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MACAU CASINOS & their strong links to organised crime - ABC 4 Corners - Sep 2014

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Published on Sep 18, 2014

Just why does the Gold Coast mayor Tom Tate seem so attracted and fixated on the idea of turning our broadwater and the Gold Coast into another Macau style foreign-owned casino city? He wants five casinos and has travelled to meet with casino big wigs in Macau and Las Vegas, hoping to do deals to attract operators here. There might be money in casinos, but for who? And at what risk?

ABC Four Corners lifts the lid on the dark truth behind the direct links between organised crime and the casino industry in Macau, and the strong presence of mafia control and high-level criminal activity that has been evidently born of the gambling town's lust for the lights and bells of casino establishments. The ABC report sends an ominous warning to Australians about the risks associated with foreign casino operators and the concept of more casinos in Australia.

We assume Tom Tate has also investigated this side of the industry and given it appropriate consideration - we hope so.

FROM ABC: Australian casinos that target Asian VIP gamblers to boost their profits could run a serious risk of exposure to organised crime, according to a range of law enforcement and security experts.

This week on Four Corners, reporter Linton Besser investigates the drive to entice foreign gamblers to Australia and the implications of that strategy.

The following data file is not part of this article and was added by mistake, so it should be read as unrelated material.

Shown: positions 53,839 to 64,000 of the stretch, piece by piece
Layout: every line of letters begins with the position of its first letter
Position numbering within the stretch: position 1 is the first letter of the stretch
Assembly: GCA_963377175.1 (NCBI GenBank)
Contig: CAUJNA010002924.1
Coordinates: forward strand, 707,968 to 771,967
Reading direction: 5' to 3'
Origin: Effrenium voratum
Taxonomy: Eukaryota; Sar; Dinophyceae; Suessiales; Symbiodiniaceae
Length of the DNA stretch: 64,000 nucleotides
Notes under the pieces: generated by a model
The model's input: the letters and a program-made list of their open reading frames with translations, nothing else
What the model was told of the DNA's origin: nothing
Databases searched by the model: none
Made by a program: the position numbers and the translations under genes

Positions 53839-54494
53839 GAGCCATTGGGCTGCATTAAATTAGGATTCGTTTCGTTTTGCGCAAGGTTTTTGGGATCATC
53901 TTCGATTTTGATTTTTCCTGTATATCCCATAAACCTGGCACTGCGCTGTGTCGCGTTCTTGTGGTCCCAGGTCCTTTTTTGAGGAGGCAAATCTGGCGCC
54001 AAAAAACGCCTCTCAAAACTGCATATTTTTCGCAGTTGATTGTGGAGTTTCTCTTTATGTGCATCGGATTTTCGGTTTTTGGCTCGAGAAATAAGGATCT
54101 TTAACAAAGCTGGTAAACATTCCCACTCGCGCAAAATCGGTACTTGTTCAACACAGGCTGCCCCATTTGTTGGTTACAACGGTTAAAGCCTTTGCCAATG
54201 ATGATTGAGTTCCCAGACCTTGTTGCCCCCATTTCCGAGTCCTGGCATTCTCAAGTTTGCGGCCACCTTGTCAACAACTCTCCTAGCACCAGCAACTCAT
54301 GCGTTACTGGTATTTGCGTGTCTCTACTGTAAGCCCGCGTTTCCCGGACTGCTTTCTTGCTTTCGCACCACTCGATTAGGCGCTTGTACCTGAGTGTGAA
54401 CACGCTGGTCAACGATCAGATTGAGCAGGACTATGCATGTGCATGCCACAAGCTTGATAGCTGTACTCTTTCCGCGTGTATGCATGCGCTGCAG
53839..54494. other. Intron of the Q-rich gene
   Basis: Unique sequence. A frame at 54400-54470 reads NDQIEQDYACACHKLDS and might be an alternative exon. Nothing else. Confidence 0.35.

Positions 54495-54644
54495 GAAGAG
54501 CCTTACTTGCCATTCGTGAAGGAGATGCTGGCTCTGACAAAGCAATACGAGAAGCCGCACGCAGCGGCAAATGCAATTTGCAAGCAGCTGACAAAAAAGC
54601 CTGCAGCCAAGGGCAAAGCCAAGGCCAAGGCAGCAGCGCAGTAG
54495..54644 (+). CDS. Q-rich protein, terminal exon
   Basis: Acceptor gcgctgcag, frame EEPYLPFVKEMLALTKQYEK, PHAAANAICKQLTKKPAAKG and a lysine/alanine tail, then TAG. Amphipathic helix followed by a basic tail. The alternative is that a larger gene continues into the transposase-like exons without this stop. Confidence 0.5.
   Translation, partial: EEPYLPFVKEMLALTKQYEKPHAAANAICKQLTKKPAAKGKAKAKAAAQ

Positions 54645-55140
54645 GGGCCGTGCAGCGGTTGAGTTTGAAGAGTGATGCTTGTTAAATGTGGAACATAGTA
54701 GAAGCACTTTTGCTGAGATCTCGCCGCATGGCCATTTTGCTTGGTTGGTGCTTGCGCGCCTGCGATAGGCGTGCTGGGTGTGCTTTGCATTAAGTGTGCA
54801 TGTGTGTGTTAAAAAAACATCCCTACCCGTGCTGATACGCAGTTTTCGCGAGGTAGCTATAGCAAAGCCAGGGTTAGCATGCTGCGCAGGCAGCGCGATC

Running casinos can be a lucrative business. It's estimated that the industry here generates around five billion dollars a year. Much of that money comes from ordinary Australians, but increasingly companies that run casinos are seeking to boost their profits by attracting high rollers, particularly from China. VIP players are willing to bet hundreds of thousands of dollars in a single wager.

These big gamblers are often brought to the casino by companies called junkets. In Asia's gambling epicentre of Macau, off the coast of China, they locate, transport and provide credit for the gamblers, and they have made local casino operators enormously wealthy. However, until recently Australia has only had a slender share of the VIP market.

Now Crown, led by James Packer, has won approval to develop a six star hotel and casino complex at Barangaroo on the shores of Sydney Harbour. And this casino will cater solely to VIP players.

Who are these high-rollers? Where do they get their money? And who is profiting from the junkets that bring them here?

In Macau, the junket operators are major companies, with some listed on the stock exchange. Despite this, there is evidence that some have links to organised crime.

In part, those links to criminals have been boosted by the fact that gambling is illegal in mainland China, and there is a limit to the amount of money high rollers can take out of the country. The fact that Chinese VIPs gamble on credit - which cannot be legally enforced in the mainland - can invite debt collection via extra-judicial means.

As one gambling expert told the program:

"They turn to organised crime to enforce gambling debts, using violence or threats of violence."

The question is, how do Australian casino operators like Crown get the benefits of the junket industry but keep out the criminals? Those who know the gambling industry say it's very difficult:

"That's easier, much easier said than done, because if the casino is totally focused on upper end VIP only, then that appeals to a small, a certain element, and that is difficult." - Gambling expert

This leaves any casino operator relying on VIPs with a problem. It leaves governments with a problem too. Organised crime has found a home in Macau. Will it look for more opportunities here?

Source - http://www.abc.net.au/4corners/storie...

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